As a lover of historical drama and journalism, I find that All The President's Men strikes a cord on several levels. It shows the inner workings of a newsroom. It shows the process of putting together a news story. It shows the desire to be right; not just first. In today's media, it seems that the goal is to throw out a story and see if it withstands scrutiny. Throw it up on the wall, see if it sticks. All the President's Men shows the importance of checking facts, confirming sources and standing by your story if you think it's accurate, whatever the consequences.
Simply put, this film is about the Watergate investigation by Bob Woodward and Carl Bernstein of the Washington Post. Woodward and Bernstein were two unknown reporters at the time of a break in at the Watergate hotel, the Democratic Committee's headquarters. But through following every lead and source, they brought to light a conspiracy within the Nixon administration that would ultimately lead to its downfall.
But while such a subject might make an interesting episode of Dateline, this film takes the investigation one step further. The investigation is a 'who dunnit' involving some of the most powerful men in the country. While burglary and wire tapping might not grab headlines, this movie represents a different time. Government was trusted. 24 hour news did not exist. Print journalism still held tremendous weight. It was a big deal to accuse the President's staff, and eventually the President himself, of participation in federal crimes. Oh how far we've come. Such accusations are now a commonplace on the nightly news.
The fact that this movie came out so soon after the Watergate scandal speaks to how much this controversy had gripped the Nation. The investigation culminated in the only resignation of a sitting President, one of the most compelling moments in our country's history. I have read the book by Woodward and Bernstein of the same name. The film is faithful to their account. The film is a testament to what good journalism should be. For every door that closes, and there are MANY doors that close, there is an open window. The Truth is out there. Perseverance is ultimately rewarded.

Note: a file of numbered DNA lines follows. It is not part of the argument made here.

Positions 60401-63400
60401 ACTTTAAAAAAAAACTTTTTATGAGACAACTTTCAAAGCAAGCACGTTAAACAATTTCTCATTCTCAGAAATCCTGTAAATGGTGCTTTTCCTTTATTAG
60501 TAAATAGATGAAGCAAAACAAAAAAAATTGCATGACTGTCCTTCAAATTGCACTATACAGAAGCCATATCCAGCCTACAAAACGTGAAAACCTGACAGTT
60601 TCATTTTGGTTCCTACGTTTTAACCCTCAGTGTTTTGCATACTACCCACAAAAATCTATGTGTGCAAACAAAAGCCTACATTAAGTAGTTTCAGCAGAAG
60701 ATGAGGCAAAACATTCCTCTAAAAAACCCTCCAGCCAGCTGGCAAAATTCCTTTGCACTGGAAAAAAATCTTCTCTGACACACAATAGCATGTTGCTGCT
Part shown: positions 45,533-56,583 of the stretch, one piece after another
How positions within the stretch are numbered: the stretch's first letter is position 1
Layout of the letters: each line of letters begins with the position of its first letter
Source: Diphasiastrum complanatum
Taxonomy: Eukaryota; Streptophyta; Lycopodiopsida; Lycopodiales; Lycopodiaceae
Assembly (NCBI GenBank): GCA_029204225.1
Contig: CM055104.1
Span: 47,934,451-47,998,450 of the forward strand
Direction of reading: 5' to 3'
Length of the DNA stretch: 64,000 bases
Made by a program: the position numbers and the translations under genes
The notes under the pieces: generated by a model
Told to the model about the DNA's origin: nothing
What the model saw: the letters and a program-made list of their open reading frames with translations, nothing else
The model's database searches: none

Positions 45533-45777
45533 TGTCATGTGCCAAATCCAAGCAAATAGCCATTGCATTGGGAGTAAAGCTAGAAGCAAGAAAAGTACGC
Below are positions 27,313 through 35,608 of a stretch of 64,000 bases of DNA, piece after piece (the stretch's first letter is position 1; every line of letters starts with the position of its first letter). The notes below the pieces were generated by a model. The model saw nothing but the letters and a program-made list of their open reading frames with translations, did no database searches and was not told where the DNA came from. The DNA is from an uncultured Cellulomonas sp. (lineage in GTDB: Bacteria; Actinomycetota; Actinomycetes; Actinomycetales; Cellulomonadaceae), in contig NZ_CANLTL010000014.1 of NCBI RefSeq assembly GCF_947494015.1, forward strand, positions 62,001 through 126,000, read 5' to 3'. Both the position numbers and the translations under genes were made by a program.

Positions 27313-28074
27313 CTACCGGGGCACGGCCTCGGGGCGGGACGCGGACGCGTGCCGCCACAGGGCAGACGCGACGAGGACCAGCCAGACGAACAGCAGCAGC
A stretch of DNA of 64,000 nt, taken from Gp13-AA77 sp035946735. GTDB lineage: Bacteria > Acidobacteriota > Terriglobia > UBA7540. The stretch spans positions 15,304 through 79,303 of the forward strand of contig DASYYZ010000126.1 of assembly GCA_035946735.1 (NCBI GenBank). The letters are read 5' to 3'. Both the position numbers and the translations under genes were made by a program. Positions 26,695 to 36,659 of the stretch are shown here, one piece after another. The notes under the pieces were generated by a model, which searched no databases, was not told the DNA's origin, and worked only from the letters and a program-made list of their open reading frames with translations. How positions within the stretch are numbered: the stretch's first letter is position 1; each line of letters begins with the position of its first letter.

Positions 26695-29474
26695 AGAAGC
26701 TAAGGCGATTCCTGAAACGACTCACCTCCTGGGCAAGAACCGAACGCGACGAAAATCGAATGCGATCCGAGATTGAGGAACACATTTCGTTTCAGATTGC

We follow Woodward and Bernstein as they piece the story together. We watch as they follow leads, call sources and write down bits of information as haphazardly as we might doodle in a college lecture. It's hard to make drama out of such a mundane process, but All The President's Men pulls it off. The movie does not insult our intelligence. It shows how hard the process is, which makes us appreciate the final product.
There are many historical characters at the center of All the President's Men. However Deep Throat, Woodward's anonymous source, is perhaps the most compelling one because he represents the struggle between bringing the truth to light and the firestorm that will result. He wants to see justice, but doesn't want to be the reason for HIS administration's downfall. As a result, he could tell more, but doesn't. He could draw them a map, but instead gives landmarks. He gives cryptic advice that seems to mean nothing, but gets the ball rolling. He is the wise old sage. The oracle, if you will. Every mystical journey has a beacon to guide its travelers. For Woodward and Bernstein, Deep Throat is theirs.
Robert Redford, Dustin Hoffman and Jason Robards head an outstanding cast. However, the central figure in this film is not the reporters, their co-workers or their sources. It's the Truth. We applaud the efforts of Woodward and Bernstein, because as a society we want to know the truth and it is the media's job to deliver. We rejoice when the breaking story runs. It is like a child being born. Upon being met with criticism, we stand with Post editor Ben Bradlee as he proclaims "We stand by our boys". Where today a representative from his legal department would tell Bradlee to stuff the story in a drawer, Bradlee stands behind his reporters because their ultimate objective was his since he got into the business. Not just to break the story, but to break the Right Story. All The President's Men is a portrayal of the power of the Truth and the desire to find it.
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